If the government wants ‘clean air’, it can start investing in local transport somewhere other than London

Pressured by our still-affiliated EU member states into finally doing something about climate change, the UK government is frantically trying to reduce pollution levels in Britain’s metropolitan hotspots. But without decent municipal transport services to offset high congestion charges everywhere but London, the government’s ‘clean air’ drive will only increase mobility poverty in regional areas.

When it comes to the UK capital, the government’s congestion-charge onslaught is fair enough. Last week, London’s Ultra-Low Emissions Zone began levying a daily £12.50 fee upon cars that don’t meet the emissions standards of the zone. Some motorists have derided the charge a ‘poll tax’, arguing that it will affect low-income families who can’t afford electric cars. Most agree, however, that London’s toxic atmosphere requires immediate thinning. Besides, with an extensive (and cheap) network of tube links, bus services and local trains, will the charge really make much difference to the average commuter? Probably not.

But congestion charges in regional areas are a different story – and that’s because regional councils don’t have their own Transport for London equivalent. As a highly organised, integrated public body – capable of implementing policy and receiving government bail-outs if targets are not met – TfL ensures that public transport fares within Greater London remain comically reasonable. In the surrounding regions, meanwhile, where government has no legal duty to guarantee efficiency or affordable fares, local bus prices have faced inflation rates of over 35% since 1995.

The 1985 Transport Act marks the beginning of this tragic affair. Under Thatcher, local bus services outside London were deregulated and privatised: the proviso being that this would ensure increased competition, leading to better services and lower prices. In reality, the reverse is true, meaning buses are doing nothing to relieve congestion or reduce fuel emissions. In fact, they only make driving cars the more economic option.

That’s why it’s so likely the government-decreed Low-Emissions-Zone proposed in Tyneside, for example, will be mothballed after the current online consultation reveals little sympathy for its implementation. Several reasons come to mind. Firstly, the prospect of a £12.50 nation-wide congestion charge just seems ignorant: it fails to account for the fact that disposable household income, as of 2016, was £11,388 higher in Greater London than the North East – a gap which can only have widened since the EU referendum. Secondly, the charge seems to forget the existence of a blatant disparity in the cost of public transport between the North-East and the nation’s capital. For the latter, a congestion charge may be an inconvenience; for the former, it could threaten economic survival.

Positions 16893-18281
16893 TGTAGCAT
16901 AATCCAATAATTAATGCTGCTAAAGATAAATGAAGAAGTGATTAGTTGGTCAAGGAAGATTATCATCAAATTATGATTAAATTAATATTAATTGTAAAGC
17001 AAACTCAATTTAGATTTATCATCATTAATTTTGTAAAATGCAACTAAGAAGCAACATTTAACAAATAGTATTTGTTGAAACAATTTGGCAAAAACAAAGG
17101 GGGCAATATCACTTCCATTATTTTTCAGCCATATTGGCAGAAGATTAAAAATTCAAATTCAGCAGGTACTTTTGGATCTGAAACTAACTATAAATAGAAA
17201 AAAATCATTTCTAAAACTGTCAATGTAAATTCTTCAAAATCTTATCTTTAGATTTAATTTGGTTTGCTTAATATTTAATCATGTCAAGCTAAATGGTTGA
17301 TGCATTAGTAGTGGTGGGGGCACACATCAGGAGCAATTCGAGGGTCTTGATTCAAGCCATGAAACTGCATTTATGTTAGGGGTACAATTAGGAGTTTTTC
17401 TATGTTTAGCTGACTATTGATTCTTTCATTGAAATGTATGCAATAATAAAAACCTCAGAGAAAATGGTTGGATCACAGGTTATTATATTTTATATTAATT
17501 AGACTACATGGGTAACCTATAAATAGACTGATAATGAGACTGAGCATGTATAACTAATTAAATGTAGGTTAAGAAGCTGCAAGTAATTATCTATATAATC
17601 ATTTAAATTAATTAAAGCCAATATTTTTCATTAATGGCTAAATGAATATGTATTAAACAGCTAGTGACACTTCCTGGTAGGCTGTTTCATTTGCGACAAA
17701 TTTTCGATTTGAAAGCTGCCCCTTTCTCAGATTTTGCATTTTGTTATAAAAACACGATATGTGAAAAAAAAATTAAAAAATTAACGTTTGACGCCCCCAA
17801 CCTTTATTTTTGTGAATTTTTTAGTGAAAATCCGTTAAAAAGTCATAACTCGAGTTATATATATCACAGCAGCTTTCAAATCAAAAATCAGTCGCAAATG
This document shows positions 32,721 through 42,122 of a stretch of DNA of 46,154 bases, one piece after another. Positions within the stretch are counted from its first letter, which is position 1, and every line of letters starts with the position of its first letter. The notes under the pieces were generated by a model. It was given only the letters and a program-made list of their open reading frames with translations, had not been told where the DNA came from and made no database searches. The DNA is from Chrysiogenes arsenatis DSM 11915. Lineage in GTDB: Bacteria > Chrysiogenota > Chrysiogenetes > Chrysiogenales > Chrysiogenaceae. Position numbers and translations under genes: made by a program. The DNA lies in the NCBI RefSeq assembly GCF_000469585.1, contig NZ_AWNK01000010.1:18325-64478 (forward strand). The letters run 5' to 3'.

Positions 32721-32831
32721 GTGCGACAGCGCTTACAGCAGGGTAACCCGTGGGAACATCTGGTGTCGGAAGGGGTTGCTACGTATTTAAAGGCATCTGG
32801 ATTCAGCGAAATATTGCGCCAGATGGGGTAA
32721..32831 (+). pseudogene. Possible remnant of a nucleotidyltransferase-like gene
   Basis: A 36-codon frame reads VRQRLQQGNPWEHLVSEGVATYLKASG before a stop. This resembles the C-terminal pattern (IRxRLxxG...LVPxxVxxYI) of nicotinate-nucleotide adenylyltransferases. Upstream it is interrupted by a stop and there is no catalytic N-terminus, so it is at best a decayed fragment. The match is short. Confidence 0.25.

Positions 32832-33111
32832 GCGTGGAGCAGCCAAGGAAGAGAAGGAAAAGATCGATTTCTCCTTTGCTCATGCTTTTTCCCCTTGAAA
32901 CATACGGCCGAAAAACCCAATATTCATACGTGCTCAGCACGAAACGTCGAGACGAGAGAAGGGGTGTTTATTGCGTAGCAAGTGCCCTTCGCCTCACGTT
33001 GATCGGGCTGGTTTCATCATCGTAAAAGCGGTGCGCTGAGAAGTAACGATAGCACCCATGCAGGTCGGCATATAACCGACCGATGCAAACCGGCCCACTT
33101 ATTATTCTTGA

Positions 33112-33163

Maddeningly, in areas outside of London, municipal private bus companies can charge whatever they like (and do) – because they face little to no competition and are unaccountable to government. In 2014, The Progressive Policy Think Tank argued that deregulation was failing the poorest in society, with working people living in deprived regional areas relying more on taxis than any other income group because of prohibitively high bus fares. A congestion charge will hit them hard. This speaks to a wider trend: passenger journeys on buses outside of London are down 4.2% from the figures obtained in March 2005; while London’s are up 23.5%. Depressingly, there are more passenger journeys in London than in the rest of England combined.

With expensive fares and unreliable services prevailing everywhere outside of London, the government’s ‘clean air’ drive is going to exacerbate regional inaccessibility and isolate the country’s poorest households. Unleashed nearly 5 years ago, the recommendation put forward by The Progressive Policy Think Tank to ‘create regional transport bodies modelled on TfL at the level of city-regions and combined authorities’ has remained largely ignored. Bizarrely, for groups not entitled to concessionary passes living outside London, bus travel has become a luxury mode of transport.

Of course, eradicating pollution is essential – but placing the burden of this on the shoulders of those who can afford it least is not progressive, especially when there are no alternatives in place. To achieve ‘clean air’, the government must first commit itself to generating a comprehensive, national transport framework based on the model they reserve exclusively, and unjustifiably, for London alone.